On the heels of President Bush demanding that Congress give and/or restore broader presidential surveillance powers over private citizens, a new wrinkle in the story surfaced today. The U.S. State Department Inspector General’s office revealed that contractors connected with that agency had breached security protocols in order to obtain travel records of the three remaining presidential candidates.
The incidents were reported to the Bush administration only yesterday, despite the fact that news of some of the breaches was brought to the attention of officials several months ago. It also came to light that apparently no upper-level personnel within the State Department were notified of the breaches until Thursday, March 20.
Presidential candidate Hillary Clinton’s records were compromised in 2007, apparently during a training exercise. The trainee was supposed to enter a family member’s name, but instead he entered Hillary Clinton’s instead. Information was read concerning the senator’s private itineraries, along with other undisclosed and confidential details.
Attorney General Michael Mukasey balked at demands to look into the incidents and stated he had no plans to investigate the breaches unless the Inspector General asked for it officially. The passport files of Senator John McCain, Senator Hillary Clinton, and Senator Barack Obama had been accessed several times over a period of several months.
McCain, in Paris, was quoted as saying, “If anyone's privacy was breached, then they deserve an apology and a full investigation, and I believe that will take place."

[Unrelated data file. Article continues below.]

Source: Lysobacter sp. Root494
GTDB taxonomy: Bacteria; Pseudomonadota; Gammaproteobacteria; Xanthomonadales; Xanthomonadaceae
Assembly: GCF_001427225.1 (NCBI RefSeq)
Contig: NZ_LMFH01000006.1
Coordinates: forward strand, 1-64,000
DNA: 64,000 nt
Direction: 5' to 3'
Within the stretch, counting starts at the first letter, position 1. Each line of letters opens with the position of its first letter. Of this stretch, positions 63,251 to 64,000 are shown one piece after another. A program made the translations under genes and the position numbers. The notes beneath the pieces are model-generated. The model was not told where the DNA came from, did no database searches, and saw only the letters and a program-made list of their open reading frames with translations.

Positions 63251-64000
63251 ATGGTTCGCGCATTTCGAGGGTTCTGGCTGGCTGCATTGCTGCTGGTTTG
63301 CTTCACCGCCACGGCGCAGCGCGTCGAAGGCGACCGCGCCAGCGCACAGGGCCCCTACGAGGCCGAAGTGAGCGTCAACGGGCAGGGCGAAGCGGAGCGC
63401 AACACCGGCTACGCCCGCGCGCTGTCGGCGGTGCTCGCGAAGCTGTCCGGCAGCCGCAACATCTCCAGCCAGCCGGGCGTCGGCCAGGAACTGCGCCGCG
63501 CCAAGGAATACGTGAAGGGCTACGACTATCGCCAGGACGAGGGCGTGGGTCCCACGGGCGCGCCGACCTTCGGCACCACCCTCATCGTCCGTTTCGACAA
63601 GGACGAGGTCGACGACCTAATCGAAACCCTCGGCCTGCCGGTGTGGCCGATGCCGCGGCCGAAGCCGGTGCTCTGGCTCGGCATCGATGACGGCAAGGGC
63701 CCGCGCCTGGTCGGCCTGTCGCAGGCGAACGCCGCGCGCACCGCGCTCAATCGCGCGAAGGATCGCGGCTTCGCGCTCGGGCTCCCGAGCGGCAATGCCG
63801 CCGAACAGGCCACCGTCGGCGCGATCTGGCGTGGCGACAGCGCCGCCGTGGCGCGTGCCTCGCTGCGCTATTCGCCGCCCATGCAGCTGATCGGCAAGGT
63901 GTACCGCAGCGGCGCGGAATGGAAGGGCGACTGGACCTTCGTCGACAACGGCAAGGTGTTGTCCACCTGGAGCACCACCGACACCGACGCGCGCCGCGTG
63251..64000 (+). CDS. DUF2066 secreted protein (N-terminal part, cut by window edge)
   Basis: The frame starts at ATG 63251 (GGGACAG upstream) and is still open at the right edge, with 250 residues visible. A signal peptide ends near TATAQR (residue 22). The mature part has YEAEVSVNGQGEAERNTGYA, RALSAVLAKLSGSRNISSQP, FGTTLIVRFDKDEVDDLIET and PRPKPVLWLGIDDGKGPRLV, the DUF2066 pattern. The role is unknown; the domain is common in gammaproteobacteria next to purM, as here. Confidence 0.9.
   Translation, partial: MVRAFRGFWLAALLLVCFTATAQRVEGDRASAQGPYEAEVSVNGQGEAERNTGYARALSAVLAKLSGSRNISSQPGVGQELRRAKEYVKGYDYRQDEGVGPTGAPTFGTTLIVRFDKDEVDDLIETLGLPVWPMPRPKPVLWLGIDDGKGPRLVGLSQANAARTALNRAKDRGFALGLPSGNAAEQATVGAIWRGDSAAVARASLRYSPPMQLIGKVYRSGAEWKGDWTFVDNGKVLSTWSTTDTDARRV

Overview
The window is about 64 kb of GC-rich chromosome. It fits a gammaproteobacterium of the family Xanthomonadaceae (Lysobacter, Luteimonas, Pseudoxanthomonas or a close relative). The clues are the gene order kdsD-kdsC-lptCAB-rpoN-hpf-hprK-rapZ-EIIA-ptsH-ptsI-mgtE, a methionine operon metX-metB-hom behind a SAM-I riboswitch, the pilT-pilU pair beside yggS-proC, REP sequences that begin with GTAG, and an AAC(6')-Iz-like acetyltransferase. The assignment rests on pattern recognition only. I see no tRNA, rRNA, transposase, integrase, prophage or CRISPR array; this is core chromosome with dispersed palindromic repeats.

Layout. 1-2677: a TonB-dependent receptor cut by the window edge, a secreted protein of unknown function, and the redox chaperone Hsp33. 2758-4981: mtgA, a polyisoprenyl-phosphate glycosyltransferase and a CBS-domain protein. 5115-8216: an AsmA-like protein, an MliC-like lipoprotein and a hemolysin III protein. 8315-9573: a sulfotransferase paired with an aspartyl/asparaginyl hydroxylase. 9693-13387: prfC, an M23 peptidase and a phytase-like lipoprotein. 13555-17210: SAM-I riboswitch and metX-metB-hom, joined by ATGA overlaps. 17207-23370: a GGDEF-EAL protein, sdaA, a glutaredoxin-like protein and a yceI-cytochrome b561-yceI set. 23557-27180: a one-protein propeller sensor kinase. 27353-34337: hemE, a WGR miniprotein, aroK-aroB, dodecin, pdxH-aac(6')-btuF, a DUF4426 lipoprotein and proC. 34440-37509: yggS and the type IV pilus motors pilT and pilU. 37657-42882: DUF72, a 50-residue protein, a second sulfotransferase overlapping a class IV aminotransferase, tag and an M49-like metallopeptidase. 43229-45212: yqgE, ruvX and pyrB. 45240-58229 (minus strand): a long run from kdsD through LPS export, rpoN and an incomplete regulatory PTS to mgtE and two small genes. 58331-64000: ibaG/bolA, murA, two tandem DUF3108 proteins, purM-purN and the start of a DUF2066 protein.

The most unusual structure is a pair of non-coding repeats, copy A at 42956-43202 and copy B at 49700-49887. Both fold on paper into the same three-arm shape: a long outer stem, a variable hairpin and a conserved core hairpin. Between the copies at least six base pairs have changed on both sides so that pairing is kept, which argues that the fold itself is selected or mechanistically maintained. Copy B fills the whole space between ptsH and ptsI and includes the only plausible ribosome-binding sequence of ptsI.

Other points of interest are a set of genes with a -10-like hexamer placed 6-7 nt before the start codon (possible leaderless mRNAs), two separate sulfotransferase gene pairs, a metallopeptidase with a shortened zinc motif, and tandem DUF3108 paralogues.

The three who had accessed Obama’s records were said to be low-level employees who were “admonished” for their actions. Senator Obama’s files were accessed on January 9, February 21, and March 14, 2008.
After being apprised of the situation during a campaign stop in Portland, Oregon, Senator Barack Obama was quoted as saying, "One of the things that the American people count on in their interactions with any level of government is that if they have to disclose personal information, that it stay personal and stay private. And when you have not just one but a series of attempts to tap into people's personal records, that's a problem not just for me but for how our government is functioning.”
Senator Obama called for a full and thorough investigation by the Bush administration, along with full Congressional hearings into the incidents. Meanwhile Sean McCormack at the State Department revealed that two of the three contractors in question had been fired and disciplinary actions had been taken against a third.
As of Friday, Secretary of State Condoleezza Rice appeared to feel that only an apology was warranted and announced that she’d already spoken to Obama and Clinton, and planned to contact McCain in Europe, saying she planned to stay on top of the situation. She later added cryptically that she’d be very disturbed if someone looked into her own passport files.
As of Thursday night, the White House declined to comment on this story.
It has been pointed out that the firings could have been done intentionally in order to make it hard for the State Department to get answers out of those involved without a lengthy process of grand juries and subpoenas.
This has not been the first time private records were compromised. In 1992 a Republican State Department employee was demoted for obtaining Bill Clinton’s passport files while the former president was running against President George H. W. Bush.Powered by Sidelines